James Webb notices a mysterious dark cloud in the center of the Milky Way

The James Webb Space Telescope (JWST) witnessed a large amount of carbon monoxide ice in a giant cloud of molecular gas called The Brick near the center of our Milky Way galaxy. 

The bright areas in this image are places where hydrogen is a hot plasma glowing from the energy of massive stars. The Brick is a dark area where the shining plasma is blocked. Along the edge of the Brick, the glow is bluer; this blue appearance is caused by ice, which blocks red light, letting only blue through. Image credit: Adam Ginsburg

The Brick, which is correctly designated G0.253+0.016, is part of the Central Molecular Zone, a large cluster of nebulae that exceeds our Sun by 60 million times in mass. Despite the fact that many clouds in this zone form stars, The Brick differs in that star formation has not begun in it, which remains an unresolved issue for astronomers.

One possibility is that The Brick is a young cloud that has not yet managed to form stars. Another theory claims that the gas inside it is too turbulent or is held by magnetic fields that prevent it from collapsing, which usually leads to the formation of stars.

In this Brick image, the researchers used James Webb filters to remove all the stars. The resulting image shows a dark cloud in the center. Image credit: Ginsburg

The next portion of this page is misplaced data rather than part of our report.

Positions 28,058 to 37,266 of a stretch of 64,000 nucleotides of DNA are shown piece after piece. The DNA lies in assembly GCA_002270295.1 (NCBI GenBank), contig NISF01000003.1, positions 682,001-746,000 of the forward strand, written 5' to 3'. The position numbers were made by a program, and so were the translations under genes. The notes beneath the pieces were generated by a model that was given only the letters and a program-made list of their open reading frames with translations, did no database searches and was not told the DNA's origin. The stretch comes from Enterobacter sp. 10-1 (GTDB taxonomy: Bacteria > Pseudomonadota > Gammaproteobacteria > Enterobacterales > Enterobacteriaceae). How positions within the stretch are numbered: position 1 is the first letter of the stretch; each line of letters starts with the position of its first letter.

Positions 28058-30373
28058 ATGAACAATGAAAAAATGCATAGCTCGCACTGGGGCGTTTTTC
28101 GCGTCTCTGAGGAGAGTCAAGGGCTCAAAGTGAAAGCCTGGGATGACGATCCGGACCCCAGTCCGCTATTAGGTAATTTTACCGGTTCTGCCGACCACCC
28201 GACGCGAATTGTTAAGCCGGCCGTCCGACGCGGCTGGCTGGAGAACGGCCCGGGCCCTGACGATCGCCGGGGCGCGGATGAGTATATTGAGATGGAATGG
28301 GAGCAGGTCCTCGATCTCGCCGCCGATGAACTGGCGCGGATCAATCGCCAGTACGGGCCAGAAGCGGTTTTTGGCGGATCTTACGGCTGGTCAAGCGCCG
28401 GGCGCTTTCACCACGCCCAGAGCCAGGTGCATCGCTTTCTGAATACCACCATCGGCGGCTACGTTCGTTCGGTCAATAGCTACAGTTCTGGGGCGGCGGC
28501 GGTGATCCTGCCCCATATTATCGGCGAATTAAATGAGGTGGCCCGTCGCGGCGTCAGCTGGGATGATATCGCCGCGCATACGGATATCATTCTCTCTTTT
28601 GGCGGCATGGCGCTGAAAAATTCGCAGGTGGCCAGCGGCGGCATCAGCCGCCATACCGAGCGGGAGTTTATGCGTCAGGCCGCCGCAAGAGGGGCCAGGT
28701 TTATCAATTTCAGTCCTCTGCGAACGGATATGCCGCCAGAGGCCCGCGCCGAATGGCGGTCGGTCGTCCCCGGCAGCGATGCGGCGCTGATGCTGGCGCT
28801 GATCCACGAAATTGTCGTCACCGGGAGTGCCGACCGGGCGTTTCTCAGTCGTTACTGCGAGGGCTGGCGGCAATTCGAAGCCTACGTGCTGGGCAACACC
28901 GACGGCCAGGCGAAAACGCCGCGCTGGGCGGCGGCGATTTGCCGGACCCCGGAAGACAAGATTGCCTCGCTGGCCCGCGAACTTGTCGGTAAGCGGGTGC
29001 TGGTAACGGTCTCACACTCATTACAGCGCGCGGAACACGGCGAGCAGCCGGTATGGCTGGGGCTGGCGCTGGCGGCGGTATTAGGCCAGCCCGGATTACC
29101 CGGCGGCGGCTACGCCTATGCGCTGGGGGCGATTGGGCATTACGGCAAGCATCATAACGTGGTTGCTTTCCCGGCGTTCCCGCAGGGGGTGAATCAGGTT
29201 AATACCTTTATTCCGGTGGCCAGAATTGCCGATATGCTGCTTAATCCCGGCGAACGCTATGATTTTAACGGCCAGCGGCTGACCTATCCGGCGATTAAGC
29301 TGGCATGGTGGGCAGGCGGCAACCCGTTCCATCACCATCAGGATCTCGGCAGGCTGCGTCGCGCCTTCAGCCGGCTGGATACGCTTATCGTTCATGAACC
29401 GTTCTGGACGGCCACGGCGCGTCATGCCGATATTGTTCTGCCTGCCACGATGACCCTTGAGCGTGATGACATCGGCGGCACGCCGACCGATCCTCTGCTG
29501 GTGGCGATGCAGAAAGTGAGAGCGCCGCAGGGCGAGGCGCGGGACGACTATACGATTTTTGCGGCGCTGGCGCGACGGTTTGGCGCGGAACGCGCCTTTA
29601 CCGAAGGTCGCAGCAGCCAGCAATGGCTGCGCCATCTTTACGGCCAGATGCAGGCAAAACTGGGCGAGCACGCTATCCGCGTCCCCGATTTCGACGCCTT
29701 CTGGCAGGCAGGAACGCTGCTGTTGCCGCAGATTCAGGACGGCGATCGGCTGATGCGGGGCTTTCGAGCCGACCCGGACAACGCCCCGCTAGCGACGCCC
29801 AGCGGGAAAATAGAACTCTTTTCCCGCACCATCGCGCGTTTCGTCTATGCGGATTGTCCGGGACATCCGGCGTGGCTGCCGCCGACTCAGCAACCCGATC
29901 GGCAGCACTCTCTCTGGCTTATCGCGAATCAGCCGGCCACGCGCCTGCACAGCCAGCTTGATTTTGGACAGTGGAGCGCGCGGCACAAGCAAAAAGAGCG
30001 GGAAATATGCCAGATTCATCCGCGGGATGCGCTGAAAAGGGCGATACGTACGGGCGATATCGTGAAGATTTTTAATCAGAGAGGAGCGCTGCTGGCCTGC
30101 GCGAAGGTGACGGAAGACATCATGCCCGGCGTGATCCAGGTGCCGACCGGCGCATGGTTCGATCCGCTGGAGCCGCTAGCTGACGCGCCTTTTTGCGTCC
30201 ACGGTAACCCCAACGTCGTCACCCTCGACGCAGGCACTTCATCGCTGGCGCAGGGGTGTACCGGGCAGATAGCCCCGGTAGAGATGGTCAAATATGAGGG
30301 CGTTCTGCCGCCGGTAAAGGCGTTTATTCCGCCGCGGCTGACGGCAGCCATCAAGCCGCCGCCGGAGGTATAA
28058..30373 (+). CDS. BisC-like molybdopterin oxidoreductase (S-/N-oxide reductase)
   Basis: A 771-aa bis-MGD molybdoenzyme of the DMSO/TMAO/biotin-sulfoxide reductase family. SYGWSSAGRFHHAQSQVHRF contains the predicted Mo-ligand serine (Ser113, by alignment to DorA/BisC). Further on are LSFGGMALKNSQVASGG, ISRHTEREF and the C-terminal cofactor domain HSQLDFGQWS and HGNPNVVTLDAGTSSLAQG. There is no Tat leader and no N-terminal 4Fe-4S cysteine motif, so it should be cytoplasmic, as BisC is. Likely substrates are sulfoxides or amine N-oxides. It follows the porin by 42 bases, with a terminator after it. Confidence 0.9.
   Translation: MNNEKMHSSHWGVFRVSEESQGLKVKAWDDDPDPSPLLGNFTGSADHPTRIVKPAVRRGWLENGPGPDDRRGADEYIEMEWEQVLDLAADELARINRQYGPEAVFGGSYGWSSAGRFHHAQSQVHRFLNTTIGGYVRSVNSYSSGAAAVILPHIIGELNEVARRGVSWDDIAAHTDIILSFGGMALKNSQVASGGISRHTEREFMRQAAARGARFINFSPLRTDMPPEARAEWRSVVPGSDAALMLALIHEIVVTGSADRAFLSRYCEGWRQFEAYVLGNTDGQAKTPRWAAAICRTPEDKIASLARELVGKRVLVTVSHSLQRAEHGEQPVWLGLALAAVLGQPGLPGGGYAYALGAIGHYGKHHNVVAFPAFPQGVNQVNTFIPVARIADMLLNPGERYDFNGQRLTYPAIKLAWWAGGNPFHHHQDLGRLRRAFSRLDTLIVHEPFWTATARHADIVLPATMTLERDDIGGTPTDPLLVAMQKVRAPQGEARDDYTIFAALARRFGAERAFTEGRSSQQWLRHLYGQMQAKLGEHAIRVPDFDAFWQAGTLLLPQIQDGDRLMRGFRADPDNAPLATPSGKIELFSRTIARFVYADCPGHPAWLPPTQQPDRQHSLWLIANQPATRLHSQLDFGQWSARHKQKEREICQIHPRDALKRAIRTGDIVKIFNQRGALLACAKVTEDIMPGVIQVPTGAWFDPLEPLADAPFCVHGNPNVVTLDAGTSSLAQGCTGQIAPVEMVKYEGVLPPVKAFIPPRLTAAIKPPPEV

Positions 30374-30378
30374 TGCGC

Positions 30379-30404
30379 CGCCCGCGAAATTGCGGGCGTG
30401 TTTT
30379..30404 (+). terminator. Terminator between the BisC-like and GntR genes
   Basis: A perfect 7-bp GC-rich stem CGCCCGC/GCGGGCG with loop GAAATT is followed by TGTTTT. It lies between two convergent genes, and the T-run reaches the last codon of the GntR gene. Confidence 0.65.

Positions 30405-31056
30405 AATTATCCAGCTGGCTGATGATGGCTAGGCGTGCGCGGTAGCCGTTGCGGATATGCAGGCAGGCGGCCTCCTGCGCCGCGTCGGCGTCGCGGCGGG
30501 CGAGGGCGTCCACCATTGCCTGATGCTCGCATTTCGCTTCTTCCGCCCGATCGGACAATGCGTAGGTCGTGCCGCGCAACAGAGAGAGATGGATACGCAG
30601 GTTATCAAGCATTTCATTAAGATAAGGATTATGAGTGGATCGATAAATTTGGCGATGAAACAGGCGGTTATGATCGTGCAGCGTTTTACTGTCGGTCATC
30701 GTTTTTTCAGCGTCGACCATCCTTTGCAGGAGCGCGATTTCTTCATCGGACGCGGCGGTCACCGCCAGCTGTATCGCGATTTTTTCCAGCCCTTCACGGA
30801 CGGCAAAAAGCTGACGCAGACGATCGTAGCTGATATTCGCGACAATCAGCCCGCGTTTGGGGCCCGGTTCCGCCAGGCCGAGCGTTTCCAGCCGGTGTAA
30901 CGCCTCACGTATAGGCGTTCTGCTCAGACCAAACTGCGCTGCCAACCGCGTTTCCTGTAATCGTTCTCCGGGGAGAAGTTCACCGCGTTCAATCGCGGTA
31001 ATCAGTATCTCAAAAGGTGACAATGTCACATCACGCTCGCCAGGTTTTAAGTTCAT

Recent observations by James Webb show that there is a large amount of carbon monoxide ice in the cloud, which makes it special among other nebulae. Ice of this composition was previously difficult to detect in interstellar space. Astronomers note that this fact should be taken into account in further research.

Very cold conditions are necessary for the beginning of star formation, when the molecular gas drops to a temperature close to absolute zero. But the gas in The Brick turned out to be too warm compared to other molecular clouds around, although it contains a significant amount of ice.

James Webb’s exploration of the galactic center may have important implications for cosmology, helping to understand the conditions of star formation in the early Universe and explaining the emergence of supermassive black holes as a result of the gravitational collapse of molecular clouds. Clues may be hidden in the mysterious depths of nebulae such as The Brick.

Image of the Central Molecular Zone. Image: NASA/Chandra/HST/ESA/STScI

The new findings, published in The Astrophysical Journal, are an important step in understanding the complex processes at the center of our galaxy.

Earlier, we reported on how scientists were stunned by the mysterious structures in the Milky Way.

According to Space

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